The British Zonophone label (since 1903 owned by The Gramophone Company / His Master’s Voice) was the first major European label to launch a comprehensive African catalogue.
Zonophone introduced its general 4000 series for the South African market in 1912. The series also included discs in African languages. It started with reissued “Gramophone” recordings made by a group of Swazi chiefs on a visit to London in 1907. However, in March-April 1912 Zonophone sent an engineer to South Africa who made recordings of the Salvation Army and St. Cyprian’s Choir in Johannesburg, Abonwabisi Party (Don’t Worry Entertainers), George Goch Mine Natives, H. Selby-Msimang, J. B. Masole, P. Mbonambi and J. Vilakazi. The African recordings were advertised as “Zonophone Native Records” (see illustration below). Additional African recordings were made with Sol T. Plaatje on a vist to London in 1923 and with James Stuart, Simon Sibiya and John M. Ngwane from 1927 to 1930.
Caluza’s Double Quartet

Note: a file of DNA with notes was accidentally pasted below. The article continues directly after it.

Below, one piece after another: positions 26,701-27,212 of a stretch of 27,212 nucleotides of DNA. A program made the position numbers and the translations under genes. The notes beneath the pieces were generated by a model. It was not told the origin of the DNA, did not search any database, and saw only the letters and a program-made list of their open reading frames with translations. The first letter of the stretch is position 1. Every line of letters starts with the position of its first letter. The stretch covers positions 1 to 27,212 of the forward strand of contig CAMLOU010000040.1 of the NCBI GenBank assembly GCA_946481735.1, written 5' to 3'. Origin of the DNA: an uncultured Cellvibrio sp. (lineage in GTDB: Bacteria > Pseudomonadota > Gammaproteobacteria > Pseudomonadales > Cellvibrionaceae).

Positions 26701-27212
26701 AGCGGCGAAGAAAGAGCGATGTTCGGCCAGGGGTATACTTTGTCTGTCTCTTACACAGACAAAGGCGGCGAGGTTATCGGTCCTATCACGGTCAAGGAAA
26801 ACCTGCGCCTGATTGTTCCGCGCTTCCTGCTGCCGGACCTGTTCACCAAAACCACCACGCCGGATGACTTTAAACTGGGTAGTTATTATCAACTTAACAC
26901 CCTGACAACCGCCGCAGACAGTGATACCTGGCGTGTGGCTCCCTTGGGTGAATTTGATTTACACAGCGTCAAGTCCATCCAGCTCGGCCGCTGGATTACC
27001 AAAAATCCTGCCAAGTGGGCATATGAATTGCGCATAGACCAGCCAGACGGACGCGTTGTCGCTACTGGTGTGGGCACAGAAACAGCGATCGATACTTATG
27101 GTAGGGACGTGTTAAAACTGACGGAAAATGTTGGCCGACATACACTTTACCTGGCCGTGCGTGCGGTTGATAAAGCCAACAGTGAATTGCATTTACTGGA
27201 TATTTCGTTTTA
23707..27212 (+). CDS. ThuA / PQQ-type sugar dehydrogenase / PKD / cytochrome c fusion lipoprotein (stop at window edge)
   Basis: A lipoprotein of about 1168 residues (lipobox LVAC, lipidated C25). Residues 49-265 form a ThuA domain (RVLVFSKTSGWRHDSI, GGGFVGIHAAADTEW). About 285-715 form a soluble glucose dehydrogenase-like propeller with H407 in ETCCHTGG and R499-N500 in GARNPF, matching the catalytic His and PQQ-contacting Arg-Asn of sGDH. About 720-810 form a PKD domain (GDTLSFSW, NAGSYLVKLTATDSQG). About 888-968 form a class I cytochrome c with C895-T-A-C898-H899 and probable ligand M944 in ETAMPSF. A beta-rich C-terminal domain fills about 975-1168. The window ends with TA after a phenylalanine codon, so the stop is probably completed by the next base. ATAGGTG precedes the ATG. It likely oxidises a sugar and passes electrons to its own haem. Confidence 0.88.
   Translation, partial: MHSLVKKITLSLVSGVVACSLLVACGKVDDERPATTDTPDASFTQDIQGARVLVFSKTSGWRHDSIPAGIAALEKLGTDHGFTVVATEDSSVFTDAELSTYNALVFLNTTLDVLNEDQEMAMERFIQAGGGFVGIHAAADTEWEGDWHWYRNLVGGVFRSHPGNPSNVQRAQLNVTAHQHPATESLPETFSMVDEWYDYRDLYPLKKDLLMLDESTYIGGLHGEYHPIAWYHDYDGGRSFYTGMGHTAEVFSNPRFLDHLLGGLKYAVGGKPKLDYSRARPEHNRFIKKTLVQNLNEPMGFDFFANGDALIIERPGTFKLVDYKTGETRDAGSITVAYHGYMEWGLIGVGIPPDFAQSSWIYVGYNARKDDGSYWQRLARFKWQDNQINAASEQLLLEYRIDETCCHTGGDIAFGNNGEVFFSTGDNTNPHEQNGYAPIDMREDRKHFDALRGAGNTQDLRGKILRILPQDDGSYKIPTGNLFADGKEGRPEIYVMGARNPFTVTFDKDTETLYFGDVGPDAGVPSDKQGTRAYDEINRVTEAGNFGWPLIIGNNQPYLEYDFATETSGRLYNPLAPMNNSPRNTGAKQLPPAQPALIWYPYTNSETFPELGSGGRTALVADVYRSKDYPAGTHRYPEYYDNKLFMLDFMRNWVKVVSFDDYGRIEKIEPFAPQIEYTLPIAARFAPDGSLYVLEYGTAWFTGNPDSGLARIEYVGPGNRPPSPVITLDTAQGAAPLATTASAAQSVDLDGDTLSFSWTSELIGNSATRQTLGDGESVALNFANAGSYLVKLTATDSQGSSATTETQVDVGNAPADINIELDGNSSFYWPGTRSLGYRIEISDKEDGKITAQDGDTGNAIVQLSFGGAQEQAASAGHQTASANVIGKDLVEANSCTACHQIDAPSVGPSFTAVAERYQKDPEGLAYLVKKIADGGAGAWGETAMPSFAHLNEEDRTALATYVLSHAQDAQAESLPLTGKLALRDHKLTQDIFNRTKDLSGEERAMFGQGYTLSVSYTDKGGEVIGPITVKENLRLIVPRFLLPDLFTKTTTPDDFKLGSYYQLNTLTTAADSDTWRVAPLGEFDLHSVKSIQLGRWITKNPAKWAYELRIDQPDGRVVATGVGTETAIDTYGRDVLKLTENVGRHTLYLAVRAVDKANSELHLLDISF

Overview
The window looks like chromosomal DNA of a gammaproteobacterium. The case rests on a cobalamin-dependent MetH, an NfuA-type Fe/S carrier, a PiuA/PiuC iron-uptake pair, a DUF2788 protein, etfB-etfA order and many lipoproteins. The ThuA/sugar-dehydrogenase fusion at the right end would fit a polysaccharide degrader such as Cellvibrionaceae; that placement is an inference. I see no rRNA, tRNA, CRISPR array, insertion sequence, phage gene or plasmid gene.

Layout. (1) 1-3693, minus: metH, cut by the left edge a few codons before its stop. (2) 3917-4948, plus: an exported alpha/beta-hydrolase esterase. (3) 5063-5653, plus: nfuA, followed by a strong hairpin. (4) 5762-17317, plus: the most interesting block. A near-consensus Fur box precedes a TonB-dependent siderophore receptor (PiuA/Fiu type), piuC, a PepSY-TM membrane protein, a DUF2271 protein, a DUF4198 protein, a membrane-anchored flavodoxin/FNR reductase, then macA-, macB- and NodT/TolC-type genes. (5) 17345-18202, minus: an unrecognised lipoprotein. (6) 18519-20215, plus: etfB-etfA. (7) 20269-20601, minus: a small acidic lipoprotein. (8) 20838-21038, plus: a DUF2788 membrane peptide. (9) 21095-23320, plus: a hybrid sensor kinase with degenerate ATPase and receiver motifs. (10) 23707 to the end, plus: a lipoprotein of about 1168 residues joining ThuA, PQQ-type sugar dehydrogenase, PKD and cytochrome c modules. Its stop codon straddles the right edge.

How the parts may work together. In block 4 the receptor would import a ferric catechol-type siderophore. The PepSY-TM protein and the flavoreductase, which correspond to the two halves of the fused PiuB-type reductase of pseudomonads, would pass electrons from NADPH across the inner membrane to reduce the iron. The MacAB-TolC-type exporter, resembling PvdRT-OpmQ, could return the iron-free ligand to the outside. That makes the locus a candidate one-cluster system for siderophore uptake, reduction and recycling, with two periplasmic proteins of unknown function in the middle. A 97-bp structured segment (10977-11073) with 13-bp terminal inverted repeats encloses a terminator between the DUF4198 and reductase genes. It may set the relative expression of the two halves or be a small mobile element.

A memorable London recording session took place in September-October 1930 when Ruben T. Caluza’s Double Quartet arrived from South Africa and recorded 150 songs. The first 52 releases from this session appeared as Zonophone 4276-4285, 4298-4319, 4332-4341 & 4350-4359. However, after the merger of the parent Gramophone Company / His Master’s Voice into EMI in 1931 and the subsequent rearrangement of the African market, Zonophone’s African catalogue was stopped and deemed obsolete. The only exception was the recordings with Caluza’s Double Quartet which were re-released on His Master’s Voice in the G.U. series as G.U. 1-52 in addition to the remaining songs from the London session which were released as G.U. 53-75.
20 songs from Caluza’s Double Quartet’s 1930 London session were re-released by the Heritage label (HTCD 19) in 1992.
John H. Cowley: “uBungca (Oxford Bags). Recordings in London of African and West Indian Music in the 1920s and 1930s”, Musical Traditions (Rochford, Essex), No. 12, Summer 1994, pp. 13-26.
“An African Star”: Ruben T. Caluza and Early Popular Music in South Africa. Chapter 5 in: Veit Erlmann: “African Stars. Studies in South African Performance”. Chicago, Ill.: Chicago University Press, 1991, pp. 112-155.
Zonophone’s 1912 South African recordings
Labels from Flat International – South African Audio Archive
Caluza’s Double Quartet’s 1930 London recordings
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